In response to our latest "How can we help you?" post, a reader by the name of 'Eric' writes:
Another issue that may be worth discussing is how much teaching should an applicant have to be competitive at R1s, SLACs or large state schools provided that one has at least one decent publication. By decent publication I mean a third tier journal or better.
Some people think that (1) one or two classes will suffice to make one competitive but I've noticed some people think that (2) more than two classes can make help make one more competitive at either SLACs or large state schools.
There seems to be some consensus that to be competitive across all kinds of schools, one should have some teaching and at least one publication. But, beyond this, it seems that there is less consensus.
Good question! I'm not sure how much teaching experience matters for R1s, as they are plausibly interested most in one's promise as a researcher. When it comes to 'selective'/elite liberal arts colleges, the optimal amount of teaching seems less clear to me. Given that such colleges are highly ranked, they too are presumably looking for distinguished researchers--but, as liberal arts schools they also presumably prioritize teaching as well. So, can anyone from a selective liberal arts school chime in to provide Eric and others like him some guidance here? And what about large state schools that are not R1s?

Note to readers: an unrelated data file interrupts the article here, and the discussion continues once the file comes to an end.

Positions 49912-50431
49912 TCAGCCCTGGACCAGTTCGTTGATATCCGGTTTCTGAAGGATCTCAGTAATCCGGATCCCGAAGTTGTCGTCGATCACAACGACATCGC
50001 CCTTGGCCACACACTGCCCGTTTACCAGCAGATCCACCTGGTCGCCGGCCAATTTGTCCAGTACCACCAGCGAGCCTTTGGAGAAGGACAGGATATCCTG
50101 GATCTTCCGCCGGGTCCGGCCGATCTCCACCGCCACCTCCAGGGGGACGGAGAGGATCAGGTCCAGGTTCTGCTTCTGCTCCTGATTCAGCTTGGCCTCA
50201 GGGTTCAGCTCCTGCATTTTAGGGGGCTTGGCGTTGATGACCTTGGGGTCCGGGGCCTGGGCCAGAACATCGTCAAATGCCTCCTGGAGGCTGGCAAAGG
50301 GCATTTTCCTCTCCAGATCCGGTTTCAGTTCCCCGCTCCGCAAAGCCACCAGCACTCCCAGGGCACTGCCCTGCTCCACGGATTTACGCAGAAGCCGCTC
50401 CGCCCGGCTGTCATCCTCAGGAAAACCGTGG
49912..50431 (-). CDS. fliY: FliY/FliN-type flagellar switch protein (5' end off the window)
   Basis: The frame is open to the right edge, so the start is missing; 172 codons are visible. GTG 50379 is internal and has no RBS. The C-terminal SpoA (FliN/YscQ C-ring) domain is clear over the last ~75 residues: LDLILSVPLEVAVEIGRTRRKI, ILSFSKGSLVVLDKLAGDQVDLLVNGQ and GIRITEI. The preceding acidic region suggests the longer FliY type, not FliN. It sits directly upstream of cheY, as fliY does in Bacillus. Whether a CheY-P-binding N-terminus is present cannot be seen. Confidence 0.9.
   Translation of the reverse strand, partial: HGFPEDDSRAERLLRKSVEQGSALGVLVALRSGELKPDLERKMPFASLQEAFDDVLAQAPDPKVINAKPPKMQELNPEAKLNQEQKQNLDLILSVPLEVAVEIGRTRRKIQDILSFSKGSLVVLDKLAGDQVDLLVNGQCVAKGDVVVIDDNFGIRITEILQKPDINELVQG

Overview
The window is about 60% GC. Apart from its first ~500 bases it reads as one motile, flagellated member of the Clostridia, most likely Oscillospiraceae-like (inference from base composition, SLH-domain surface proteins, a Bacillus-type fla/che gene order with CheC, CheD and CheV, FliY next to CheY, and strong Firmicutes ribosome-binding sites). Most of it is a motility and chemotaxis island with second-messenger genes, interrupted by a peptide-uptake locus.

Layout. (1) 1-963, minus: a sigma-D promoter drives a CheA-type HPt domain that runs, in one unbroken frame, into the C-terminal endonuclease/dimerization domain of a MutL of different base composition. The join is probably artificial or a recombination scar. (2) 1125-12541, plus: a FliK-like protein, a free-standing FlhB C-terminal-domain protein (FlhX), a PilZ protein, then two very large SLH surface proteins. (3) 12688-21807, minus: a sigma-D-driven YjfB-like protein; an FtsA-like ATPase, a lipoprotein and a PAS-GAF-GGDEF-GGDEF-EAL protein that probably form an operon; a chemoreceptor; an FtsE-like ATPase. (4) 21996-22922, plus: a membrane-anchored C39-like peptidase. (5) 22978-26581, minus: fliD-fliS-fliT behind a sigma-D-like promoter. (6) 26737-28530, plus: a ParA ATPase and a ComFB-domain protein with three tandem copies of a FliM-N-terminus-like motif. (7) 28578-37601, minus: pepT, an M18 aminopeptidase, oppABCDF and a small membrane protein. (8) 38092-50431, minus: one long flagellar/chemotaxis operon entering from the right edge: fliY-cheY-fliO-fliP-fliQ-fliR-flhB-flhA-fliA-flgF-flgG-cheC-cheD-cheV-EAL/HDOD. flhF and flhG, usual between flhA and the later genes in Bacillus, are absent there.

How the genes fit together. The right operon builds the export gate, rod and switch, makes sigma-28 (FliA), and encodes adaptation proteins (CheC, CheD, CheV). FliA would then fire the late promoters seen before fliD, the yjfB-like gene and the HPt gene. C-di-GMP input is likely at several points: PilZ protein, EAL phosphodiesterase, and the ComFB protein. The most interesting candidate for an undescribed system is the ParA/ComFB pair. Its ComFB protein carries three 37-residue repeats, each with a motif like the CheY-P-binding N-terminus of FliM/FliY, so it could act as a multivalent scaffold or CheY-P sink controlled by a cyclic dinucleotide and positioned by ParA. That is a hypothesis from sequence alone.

For my part, I have worked at a small-to-mid-sized liberal arts college for 7 years now, and my experience here is that for schools like mine, provided one is publishing effectively and one's teaching reviews are strong, the more breadth of teaching experience one has the better. The reasons for this are simple. At many schools like mine, philosophy departments are small--but teaching is very much valued, and there may be very specific courses the search committee doing the hire needs the new TT hire to be able to teach. So, for instance, one school doing a hire may need/desire their hire to teach epistemology; a second school might need/desire their hire to teach ancient philosophy; a third may need/desire the hire to teach modern philosophy; a fourth biomedical ethics; and so on. The more of these courses a candidate has experience teaching, the larger the proportion of jobs at these schools they are likely to be competitive for--which is just another way of saying that, on the "teaching jobs" market, the more courses one has experience teaching, the more competitive one is likely to be (all things being equal of course). And my sense is that the same is probably true for community colleges as well.
Anyway, these are some of my quick thoughts. What do you all think?